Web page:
In 2014, the Antwerp World Diamond Centre ranked Zimbabwe’s gem output at ninth across the globe.
It had produced a whopping 4.7 million carats to earn that ranking and some US$84 million in royalties for the government.
A year after, the carats dropped by a whopping 1.6 million, and so did the royalties, which plummeted to a sad $23 million. Things got worse in 2016, and the government of the late Robert Mugabe then kicked a whole eight diamond mining companies from Marange.
The real reasons for that decision remain murky. But the dominant narrative is that the mining companies were bleeding the diamond fields dry. Some say Mugabe was, in fact, pulling a punch at the Chinese mines after falling out with Beijing and its local proxies within the ruling party.
They say that when he was pushed over, he was clutching onto a damning report that detailed how the diamonds were being used to fund a power transition campaign against him. That remains speculative, of course, albeit a sensible and believable rumour.
The diamonds have always been a curse for Zimbabwe, rather than a gain. You will remember that, in 2012, the nosy Global Witness alleged that a good part of the diamonds was being used to sponsor persecution against the ruling Zanu PF government’s critics.
Then thousands of people were being displaced from their ancestral land to make way for diamond mining. Those that remained encountered many problems. Their livestock was being confiscated for straying into the Marange fields, which had become highly militarised. Their pastures dwindled and so did their farmland. Whatever livestock remained got poisoned by the river water that had been corrupted by the mining.
What is clear in all this is that the diamonds were never meant for Zimbabwe. Even when Zimbabwe has such a faltering ranking in 2014, the people didn’t see any reason to celebrate. The diamonds were never meant for the people. The government might have received some millions in royalties, but, besides the figures being suspiciously low, there is no evidence that, that money trickled down to the people. Let alone the people of Marange.
- Old Mutual ventures into funeral assurance
- ZCDC scouts global markets
- Zimra garnishes gem miner’s bank accounts
- Zcdc tightens security
There is nothing new in this, of course. But what’s painfully worrisome is the fact that the people of Marange continue to bear the brunt of the diamond curse.
You know now that after Mugabe kicked out the diamond miners, he replaced them with a shady merger called the Zimbabwe Consolidated Diamond Company (ZCDC). You know that, a few months after Mugabe was thrown out, the successor administration of President Emmerson Mnangagwa brought back, through the back door, one of the mining companies, Anjin.
The Chamber of Mines says ZCDC was the biggest diamond producer last year. And, in its latest report, talks as if Anjin never produced a single carat in 2021. That’s strange of course, considering that Anjin, upon its mysterious return, grabbed the most lucrative portal from ZCDC and nobody raised as much as a finger about it.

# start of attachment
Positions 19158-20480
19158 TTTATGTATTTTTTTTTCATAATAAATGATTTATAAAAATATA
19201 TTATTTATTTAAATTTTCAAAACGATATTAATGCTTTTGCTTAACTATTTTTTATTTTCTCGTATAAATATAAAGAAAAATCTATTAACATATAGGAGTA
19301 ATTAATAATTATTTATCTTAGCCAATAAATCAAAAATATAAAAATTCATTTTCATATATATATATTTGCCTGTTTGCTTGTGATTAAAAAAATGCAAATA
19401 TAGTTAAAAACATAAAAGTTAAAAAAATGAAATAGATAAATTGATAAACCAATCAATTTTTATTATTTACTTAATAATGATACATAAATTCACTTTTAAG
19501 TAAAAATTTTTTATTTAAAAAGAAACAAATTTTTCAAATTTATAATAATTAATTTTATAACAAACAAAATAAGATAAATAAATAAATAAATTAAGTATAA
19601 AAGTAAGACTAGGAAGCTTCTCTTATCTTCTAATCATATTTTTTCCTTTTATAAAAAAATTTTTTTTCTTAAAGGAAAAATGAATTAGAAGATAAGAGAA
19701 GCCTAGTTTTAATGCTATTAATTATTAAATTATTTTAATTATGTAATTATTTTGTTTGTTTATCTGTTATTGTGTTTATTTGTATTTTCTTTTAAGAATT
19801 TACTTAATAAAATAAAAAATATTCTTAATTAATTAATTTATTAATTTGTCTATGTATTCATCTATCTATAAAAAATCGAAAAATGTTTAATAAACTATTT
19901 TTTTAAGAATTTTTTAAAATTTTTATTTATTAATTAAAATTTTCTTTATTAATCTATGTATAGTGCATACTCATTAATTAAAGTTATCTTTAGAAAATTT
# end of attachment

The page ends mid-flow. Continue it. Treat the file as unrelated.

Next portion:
Whatever the case, the point is, right now, ZCDC and Anjin are the major diamond players in Marange. Their existence comes with both current and historical burdens on their part. They are supposed to ensure that they promote the socio-economic well-being of the Marange community. They are supposed to give them jobs, clinics, schools and other livelihood opportunities.
But, just as in the past, nothing of that sort is happening. ZCDC—so government by vicarious responsibility—is being crude with the people of Marange. To start with, it promised the people a diamond claim that would be owned by the community. What’s happening on the ground is really funny.
The merger insists that it will operate the claim on behalf of the community, which will only receive profits. This is as awkward as it is confusing. There is no single person from the Marange community who has been second to the management of the so-called community claim. If ZCDC is going to run the claim, whose claim is it then? Is it not a ZCDC claim? Why must you run a claim without the involvement of the purported beneficiaries? When the money comes, how will it be accounted for?
Number two. The government has told the people of Marange another big lie. In collusion with both Anjin and ZCDC, it promised to build dams for the people so that they could start income-generating horticulture projects. The government and mining officials were so flowery on that promise that they told the people that big trucks would be coming from as far afield as Harare and Mutare to buy vegetables, and so on, from Marange.
But the only dams you will see in Marange are the gullies and dirt-road potholes.
You should have heard about this a couple of months ago about the restless Marange. Now, soldiers and cops are terrorising women vendors. They arrest them for all and no reasons. Among other things, the women claim that they are having to buy their freedom with their bodies. Parliament was jolted to look into this scandal, but it’s not clear how far it went with its efforts.
The soldiers and cops are now a menace to the community in other sense. They carry out regular raids in the nearby villages, purportedly hunting for illegal diamond miners. But, as they do that, innocent people are caught up in the operations, and they have nowhere to turn to.
One thing is certain. The people of Marange are praying that the Marange diamonds dry up so that, for once, they can have some rest.
Tawanda Majoni writes in his personal capacity and can be contacted on firstname.lastname@example.org